This page answers some common questions about speed management and the Tackling Unsafe Speeds programme.

Q/ Will there be blanket reductions to speed limits?


Speed management reviews will be focussed on high risk roads and roads where communities have expressed strong support for safer speeds. In these areas, road controlling authorities will be required to consider whether engineering improvements or speed limit adjustments make the most sense.

There will be no change to default speed limits on the network, although there will be new requirements for safer speed limits outside all schools.

The Government is investing $1.4 billion over three years in the Safe Network Programme, led by the Transport Agency, which aims to reduce deaths and serious injuries across New Zealand’s highest risk state highways and local roads. This signals the Government’s commitment to making our roads safe, working in partnership with local government and the wider safety sector to find the right safety solutions for each region.

Q/ How will the new regulatory framework affect me?

The new framework will primarily affect councils and the Transport Agency and how they plan, consult on and implement speed management changes. The aim is to improve the process by removing some of the confusion and encouraging regional collaboration.

However, the new process will also improve transparency and accountability to the public. Speed management plans will provide you with better information, allowing you to see and comment on all speed management and infrastructure proposals for the next few years across your whole region.

Q/ Why are you focussing on implementing lower speed limits around schools when deaths and serious injuries around schools are relatively low?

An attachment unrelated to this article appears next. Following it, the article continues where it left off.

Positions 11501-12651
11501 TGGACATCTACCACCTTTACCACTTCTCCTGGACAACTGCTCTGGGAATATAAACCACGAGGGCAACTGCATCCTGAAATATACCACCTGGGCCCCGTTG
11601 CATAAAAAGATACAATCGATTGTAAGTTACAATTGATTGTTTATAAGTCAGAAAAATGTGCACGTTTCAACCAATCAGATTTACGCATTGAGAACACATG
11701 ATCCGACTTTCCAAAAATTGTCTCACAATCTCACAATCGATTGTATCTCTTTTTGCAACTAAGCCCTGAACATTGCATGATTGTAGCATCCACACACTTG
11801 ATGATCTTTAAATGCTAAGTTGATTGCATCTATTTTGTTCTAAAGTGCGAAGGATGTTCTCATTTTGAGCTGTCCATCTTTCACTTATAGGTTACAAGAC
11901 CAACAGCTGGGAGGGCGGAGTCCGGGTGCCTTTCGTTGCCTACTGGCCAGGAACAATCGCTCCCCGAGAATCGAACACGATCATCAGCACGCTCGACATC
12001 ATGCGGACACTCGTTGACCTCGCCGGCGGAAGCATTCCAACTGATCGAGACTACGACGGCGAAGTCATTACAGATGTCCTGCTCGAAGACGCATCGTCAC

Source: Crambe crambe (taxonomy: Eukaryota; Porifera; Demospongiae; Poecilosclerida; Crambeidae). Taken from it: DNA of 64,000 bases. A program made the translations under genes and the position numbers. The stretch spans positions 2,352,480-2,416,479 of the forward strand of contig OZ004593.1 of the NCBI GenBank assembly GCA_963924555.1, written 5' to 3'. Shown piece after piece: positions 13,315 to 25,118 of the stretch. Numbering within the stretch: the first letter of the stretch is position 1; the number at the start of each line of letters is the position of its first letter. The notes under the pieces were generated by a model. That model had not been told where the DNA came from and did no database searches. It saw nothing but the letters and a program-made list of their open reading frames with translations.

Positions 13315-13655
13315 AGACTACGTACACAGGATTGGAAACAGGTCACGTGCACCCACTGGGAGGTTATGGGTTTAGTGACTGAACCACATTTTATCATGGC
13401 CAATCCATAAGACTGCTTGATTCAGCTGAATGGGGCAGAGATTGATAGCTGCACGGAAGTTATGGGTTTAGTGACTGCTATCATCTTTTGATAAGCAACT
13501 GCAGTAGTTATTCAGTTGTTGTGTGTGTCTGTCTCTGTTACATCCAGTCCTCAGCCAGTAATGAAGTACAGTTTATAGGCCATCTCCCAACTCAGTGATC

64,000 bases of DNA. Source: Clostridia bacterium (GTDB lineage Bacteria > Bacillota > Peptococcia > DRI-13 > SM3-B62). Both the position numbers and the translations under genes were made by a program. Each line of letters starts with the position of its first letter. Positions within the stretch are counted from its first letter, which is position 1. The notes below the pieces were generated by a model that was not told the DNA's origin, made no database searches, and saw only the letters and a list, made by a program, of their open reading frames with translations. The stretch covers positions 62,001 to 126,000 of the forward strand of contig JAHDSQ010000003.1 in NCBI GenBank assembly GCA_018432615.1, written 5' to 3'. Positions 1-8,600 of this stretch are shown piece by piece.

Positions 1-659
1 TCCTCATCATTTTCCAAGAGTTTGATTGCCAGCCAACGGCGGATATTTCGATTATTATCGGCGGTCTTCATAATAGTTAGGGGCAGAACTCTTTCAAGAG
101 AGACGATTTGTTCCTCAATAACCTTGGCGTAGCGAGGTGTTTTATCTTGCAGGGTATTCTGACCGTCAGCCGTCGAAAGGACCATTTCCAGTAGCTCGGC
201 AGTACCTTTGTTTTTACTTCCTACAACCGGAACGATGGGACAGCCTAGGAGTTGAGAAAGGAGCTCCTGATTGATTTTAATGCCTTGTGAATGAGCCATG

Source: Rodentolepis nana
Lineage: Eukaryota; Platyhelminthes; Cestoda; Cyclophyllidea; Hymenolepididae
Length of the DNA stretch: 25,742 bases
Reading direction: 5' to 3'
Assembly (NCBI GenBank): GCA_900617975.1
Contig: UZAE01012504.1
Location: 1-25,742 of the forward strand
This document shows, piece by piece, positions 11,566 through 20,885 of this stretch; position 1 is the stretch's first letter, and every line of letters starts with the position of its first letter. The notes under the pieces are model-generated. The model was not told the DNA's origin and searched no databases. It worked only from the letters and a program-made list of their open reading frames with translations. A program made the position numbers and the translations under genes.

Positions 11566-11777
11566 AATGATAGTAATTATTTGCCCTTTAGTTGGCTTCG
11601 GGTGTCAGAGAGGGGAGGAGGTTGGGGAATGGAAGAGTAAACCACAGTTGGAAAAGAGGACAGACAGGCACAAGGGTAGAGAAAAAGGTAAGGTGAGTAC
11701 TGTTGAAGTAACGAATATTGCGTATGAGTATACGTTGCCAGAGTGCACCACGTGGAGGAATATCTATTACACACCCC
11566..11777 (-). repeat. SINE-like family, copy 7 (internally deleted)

The motivation for focussing on lower speed limits around schools is to improve safety and to encourage more children to take active modes of transport to and from urban schools.

While crashes tend to be relatively low around schools, they still occur. Motorists should be travelling at safe speeds past schools, particularly during peak hours in the morning and afternoon.


Q/ Why are speed limits outside schools on rural roads higher than outside schools on urban roads?

Urban schools are typically located on roads with a speed limit of 50 km/h, while rural schools are located on roads with a variety of speed limits, including up to 100 km/h.

The risks and safe speeds are different for urban and rural schools. Generally, there are more people walking or cycling near urban schools and, for rural schools, turning traffic poses the greatest road safety risk. 

It is intended that road controlling authorities will have the discretion to determine how these safer speed limits around schools are implemented. The details of transitioning to safer speed limits around schools will be further developed and consulted on as part of the rule change.

Q/ Are you going to roll out more speed cameras?

As part of the new Road to Zero road safety strategy, we will be considering investment in safety cameras on the highest risk parts of the network alongside other safety interventions. Camera locations will be well-sign posted so that road users have advanced warning they are approaching a camera.

We want to make sure everyone is travelling at safe speeds on the highest risk parts of the network, not catch people out with a speeding ticket.

Q/ Sweden has more people, better quality roads, and many more high-quality highways and expressways – will the approach work here?

Sweden has made significant progress in improving road safety and yes, many of their roads are safer and more appropriate to travel at higher speeds on. Sweden’s road toll per capita is only one third of New Zealand’s road toll.

And this is why Sweden is a good model for New Zealand to follow. We are going to invest in safety improvements on our key high-volume roads and we’re going to review speed limits on our lower volume, high risk roads. A key part of this approach to improving our poor road safety is to enforce the posted speed limit. We expect the new approach we are considering to safety cameras will better ensure people are travelling at safe speeds on our highest risk roads.